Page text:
However, the catch is that they are not likely to be learning much.
On the other hand, if they are regularly completing different activities they will learn about a whole range of things.
Therefore, the kinds of activities that people engage in are going to be important for the quality of learning that arises through their work, he added.
Billett offered the example of a taxi driver who is driving the same route every day.
“They will not learn too much about the layout of the city or the customer’s needs. But if they are going all over the place, they will learn a lot about the roads, distances, customers, traffic lights, etc,” he told L&D Professional.
“Consequently, their knowledge will be far richer than if they were just doing routine routes backwards and forwards.”
Billett added that there are certain forms of work which involve people engaging in a lot of problem solving and responding to a wide range of particular tasks.
“They are the kind of activities which are really going to be conducive of a lot of learning,” he said.
“For instance, there are people like doctors who diagnose patience, run checks, and then compare the outcomes of those checks against their initial diagnosis of the patient’s condition.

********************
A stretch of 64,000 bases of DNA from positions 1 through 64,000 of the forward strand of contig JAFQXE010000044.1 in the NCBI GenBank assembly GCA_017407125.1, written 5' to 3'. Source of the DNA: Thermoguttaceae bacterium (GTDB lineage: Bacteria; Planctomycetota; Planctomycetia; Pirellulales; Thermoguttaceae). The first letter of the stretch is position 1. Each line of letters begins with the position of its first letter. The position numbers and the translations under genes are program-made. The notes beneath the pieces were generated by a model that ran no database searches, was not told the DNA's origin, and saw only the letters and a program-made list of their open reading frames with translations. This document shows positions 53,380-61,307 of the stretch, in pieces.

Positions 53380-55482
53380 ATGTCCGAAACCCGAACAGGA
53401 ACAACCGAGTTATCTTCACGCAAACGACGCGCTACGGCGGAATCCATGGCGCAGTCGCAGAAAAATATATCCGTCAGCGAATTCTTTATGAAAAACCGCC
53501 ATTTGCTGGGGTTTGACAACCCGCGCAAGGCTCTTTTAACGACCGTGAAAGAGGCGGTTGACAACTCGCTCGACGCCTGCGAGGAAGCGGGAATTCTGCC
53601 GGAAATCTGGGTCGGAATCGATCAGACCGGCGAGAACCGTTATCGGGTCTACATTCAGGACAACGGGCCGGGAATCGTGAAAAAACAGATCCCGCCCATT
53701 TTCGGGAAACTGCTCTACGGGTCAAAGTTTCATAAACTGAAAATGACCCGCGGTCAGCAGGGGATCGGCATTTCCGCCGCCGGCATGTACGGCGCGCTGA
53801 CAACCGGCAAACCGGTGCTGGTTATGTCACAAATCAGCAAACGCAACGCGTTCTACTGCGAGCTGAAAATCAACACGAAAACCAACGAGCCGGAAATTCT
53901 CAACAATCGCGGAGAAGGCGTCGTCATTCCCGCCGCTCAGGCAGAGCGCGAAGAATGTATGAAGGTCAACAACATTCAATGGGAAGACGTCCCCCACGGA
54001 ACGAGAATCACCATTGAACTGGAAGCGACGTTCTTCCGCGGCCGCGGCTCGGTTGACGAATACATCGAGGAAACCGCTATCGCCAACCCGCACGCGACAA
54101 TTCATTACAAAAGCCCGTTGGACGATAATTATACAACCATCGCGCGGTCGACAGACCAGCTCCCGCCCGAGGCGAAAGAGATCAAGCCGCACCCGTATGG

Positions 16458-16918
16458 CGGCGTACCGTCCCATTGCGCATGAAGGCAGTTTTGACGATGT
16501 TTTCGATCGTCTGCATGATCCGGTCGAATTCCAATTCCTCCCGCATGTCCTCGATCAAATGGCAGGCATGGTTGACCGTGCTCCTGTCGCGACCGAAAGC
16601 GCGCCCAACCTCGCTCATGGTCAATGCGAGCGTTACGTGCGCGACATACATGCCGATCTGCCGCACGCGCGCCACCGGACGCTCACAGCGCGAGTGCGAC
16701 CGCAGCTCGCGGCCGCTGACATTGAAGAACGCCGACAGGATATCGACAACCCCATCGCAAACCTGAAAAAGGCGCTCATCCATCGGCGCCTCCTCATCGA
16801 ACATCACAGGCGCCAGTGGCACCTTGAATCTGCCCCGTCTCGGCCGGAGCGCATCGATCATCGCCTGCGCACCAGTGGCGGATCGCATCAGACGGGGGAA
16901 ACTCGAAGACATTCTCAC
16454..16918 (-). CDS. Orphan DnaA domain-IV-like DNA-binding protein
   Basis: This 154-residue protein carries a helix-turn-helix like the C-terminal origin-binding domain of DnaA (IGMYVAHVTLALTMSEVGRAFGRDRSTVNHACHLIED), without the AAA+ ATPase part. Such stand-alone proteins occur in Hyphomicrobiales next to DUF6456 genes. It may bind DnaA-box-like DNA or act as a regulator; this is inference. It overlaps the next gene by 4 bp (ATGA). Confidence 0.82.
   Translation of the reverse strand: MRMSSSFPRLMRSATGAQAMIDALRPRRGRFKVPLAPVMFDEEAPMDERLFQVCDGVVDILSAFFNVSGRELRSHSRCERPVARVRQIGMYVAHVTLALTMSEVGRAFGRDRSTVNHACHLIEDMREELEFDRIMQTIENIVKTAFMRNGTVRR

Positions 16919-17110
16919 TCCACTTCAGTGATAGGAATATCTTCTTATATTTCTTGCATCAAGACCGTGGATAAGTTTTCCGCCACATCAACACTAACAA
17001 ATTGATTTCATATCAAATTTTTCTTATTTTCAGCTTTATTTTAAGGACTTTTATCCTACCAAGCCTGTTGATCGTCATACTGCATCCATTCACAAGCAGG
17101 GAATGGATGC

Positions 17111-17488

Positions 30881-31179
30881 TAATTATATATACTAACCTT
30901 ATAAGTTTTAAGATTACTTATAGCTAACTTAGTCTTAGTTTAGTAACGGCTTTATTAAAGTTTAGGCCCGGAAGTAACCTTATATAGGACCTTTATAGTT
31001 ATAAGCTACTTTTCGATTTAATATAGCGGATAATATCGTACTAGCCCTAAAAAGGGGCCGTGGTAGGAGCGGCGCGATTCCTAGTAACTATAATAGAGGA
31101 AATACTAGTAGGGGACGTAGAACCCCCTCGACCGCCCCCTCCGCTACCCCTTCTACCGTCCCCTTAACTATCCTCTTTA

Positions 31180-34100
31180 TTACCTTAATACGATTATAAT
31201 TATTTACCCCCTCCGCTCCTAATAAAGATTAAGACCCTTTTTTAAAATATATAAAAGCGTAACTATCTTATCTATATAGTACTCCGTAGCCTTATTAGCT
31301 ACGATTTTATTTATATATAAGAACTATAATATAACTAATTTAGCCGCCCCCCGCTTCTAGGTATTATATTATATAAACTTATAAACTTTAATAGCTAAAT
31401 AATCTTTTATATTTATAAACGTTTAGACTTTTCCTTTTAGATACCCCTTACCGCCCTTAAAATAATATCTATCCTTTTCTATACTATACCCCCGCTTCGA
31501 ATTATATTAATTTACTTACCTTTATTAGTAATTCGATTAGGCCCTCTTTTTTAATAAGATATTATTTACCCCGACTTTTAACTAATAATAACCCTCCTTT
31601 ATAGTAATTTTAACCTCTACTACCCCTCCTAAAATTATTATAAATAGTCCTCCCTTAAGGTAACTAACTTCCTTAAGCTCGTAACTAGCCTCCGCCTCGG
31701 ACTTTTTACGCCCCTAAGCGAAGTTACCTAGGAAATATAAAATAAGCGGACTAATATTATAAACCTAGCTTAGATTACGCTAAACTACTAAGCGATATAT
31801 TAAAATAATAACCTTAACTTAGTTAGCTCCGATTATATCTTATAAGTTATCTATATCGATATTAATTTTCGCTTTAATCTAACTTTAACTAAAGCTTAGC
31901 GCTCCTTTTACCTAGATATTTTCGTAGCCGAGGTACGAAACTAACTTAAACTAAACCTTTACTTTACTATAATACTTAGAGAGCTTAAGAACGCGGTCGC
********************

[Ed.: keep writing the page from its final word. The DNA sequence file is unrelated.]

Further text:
“Those kinds of activities are likely to lead to rich learning.”
Therefore, if employers are interested in their workers having a thorough learning experience they might want to think about the combination of experience they have, Billett said.
“They might want to give them opportunities to do new things or give them opportunities to engage in activities that they need to learn about in a structured and organised way,” he said.
In particular, Billett said it’s important to recognise learning occurs all of the time because it is part of human cognition.
However, the kinds of activities and interactions that people have in the workplace, or in their work will deliver a different and potentially effective kind of learning, he said.
“So if you want people to learn a lot from their work, engaging them in tasks, problem-solving, different projects and doing new things will all be conducive of rich learning,” he said.
If an employee is working on the same tasks all of the time they are likely to be very good at what they’re doing, said Stephen Billett, Professor of Adult and Vocational Education in the School of Education and Professional Studies at Griffith University.